Can SDI Help Me Parent My Children More Effectively?

Can SDI Help Me Parent My Children More Effectively?

The insights one gains about people through SDI is powerful and can be life changing.  Immediately after a training event I will get the question about whether it is possible to apply SDI to parenting.  There is no research on this topic nor have there been any articles written on the subject to my knowledge which I could refer you to read.  However, I think it is worth having a conversation and processing together.

As a parent, I have thought many times about whether my parenting style would have been different if I had received SDI training before I had children.  My three kids are all grown, and they have families of their own.  But I do think back about what I would have done differently as a result of greater wisdom gained from the SDI.

My first reflection is that I would have been a different parent.  What I mean is that SDI has changed me.  It has given me self-awareness about how I am perceived by others and what motivates me.  I have learned about my strengths and overdone strengths and the impact that they have on others.  I would have been more aware about how I deal with conflict and the sequence I go through when I got frustrated with my kids.  If I had this self-awareness much earlier in life, I could have learned to apply it to my personal life and I would have been a different person.  My motivations would have been the same, but my ability to control my emotions and work with others would have been impacted positively.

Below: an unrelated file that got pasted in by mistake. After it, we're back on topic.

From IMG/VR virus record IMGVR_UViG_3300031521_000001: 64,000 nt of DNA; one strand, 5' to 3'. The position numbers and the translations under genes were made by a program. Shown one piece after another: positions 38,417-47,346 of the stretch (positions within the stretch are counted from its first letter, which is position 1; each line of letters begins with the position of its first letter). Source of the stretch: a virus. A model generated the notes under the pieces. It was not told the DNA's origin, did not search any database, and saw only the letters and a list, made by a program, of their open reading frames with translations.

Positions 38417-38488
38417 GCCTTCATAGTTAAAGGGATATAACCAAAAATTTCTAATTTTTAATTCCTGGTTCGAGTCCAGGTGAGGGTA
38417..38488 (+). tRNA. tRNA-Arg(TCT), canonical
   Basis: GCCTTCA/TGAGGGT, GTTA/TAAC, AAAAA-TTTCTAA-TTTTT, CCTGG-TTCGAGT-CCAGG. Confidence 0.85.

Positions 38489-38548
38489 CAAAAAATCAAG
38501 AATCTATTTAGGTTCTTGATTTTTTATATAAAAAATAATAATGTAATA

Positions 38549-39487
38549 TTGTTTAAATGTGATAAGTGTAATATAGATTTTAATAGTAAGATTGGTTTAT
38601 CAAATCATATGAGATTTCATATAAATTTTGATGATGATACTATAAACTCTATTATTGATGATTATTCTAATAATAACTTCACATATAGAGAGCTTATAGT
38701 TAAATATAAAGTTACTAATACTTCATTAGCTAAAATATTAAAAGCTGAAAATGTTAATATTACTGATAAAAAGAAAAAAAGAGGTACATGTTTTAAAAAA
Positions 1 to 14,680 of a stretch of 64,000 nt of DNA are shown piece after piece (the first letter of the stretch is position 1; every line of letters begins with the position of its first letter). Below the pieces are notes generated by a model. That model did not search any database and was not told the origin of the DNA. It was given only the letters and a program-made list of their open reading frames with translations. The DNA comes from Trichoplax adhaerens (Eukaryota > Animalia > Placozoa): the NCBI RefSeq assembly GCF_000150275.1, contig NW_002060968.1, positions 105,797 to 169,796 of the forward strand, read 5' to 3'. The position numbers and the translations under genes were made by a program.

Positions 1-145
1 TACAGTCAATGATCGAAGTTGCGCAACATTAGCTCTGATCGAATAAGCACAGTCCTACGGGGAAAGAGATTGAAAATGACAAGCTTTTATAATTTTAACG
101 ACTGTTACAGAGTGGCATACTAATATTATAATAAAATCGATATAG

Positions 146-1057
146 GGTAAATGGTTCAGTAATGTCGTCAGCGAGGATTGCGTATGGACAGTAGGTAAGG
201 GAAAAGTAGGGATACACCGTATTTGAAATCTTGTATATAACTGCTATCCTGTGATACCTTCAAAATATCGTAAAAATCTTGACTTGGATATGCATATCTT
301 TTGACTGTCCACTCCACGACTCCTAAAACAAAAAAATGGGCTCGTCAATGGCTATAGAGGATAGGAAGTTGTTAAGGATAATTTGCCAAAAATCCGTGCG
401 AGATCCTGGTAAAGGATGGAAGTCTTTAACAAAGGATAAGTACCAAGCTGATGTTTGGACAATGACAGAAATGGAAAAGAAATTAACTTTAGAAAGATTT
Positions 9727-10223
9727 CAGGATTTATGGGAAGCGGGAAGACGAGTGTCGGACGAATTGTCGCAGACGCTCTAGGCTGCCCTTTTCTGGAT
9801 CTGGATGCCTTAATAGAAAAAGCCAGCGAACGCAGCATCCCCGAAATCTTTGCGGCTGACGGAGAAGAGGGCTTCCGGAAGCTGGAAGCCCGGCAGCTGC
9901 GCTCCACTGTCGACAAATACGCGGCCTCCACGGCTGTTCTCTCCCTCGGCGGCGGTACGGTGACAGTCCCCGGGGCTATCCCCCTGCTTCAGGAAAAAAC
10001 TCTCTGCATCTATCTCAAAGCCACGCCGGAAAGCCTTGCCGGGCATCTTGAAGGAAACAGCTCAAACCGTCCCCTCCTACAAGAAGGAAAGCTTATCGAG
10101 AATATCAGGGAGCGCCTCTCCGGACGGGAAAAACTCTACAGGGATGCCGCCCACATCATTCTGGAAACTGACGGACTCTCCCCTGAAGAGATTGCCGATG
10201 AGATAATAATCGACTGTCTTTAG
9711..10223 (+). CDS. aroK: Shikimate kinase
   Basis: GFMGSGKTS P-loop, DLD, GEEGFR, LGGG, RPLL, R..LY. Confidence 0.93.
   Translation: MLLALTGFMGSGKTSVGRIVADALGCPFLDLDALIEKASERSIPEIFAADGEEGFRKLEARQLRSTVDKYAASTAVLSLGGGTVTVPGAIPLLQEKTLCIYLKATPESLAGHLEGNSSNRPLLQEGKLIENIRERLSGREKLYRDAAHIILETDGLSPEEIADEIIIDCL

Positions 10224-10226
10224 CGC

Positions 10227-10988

One of the greatest things we can do for our kids is to mature as adults in the way we relate with others.  Children learn from watching and then copying our behaviors.  Living out relational awareness with our spouses and others will have a lasting impact on our children.  The greatest gift we can give our children is a healthy model of relating with other people.  Teaching concepts is powerful but living out the concepts in the heat of life is golden.

Also, as I reflect on our parenting of our children, I do believe that understanding the differences in our children early on and their MVS would have helped us parent more effectively.  Psychologists tell us that personality is set for life by the age of 7.  Some will say that it is set as early as 3.  Studies have been conducted that look at personality traits at age 3 and how they predict personality at age 30.  These studies show a high correlation of these traits.  However, more recently more studies have shown that personality is constantly developing.  When you look more closely at these later studies, the focus is more on behavioral traits.  SDI teaches us that behavior is constantly shifting (buoy), while the motivation of a person stays constant (anchor).  I think it is fair to say that a child’s anchor is set early in life.

My oldest son is a RED/GREEN.  This was fairly obvious at a young age when we saw his curiosity and preciseness in taking apart a cassette recorder piece by piece and then putting it completely back together so that it worked.  This was at age 3!  He loved a technical challenge and was A+ Certified by Microsoft by the age of 14.  He was a logical kind of kid that was determined in everything he did.  If I had more knowledge about SDI before he was born, we would have been able to parent him more effectively by avoiding directly challenging him as we often did.  Our approach for discipline did shift over time because we discovered by trial and error that reasoning with him and giving him options was more effective than “do as I say.”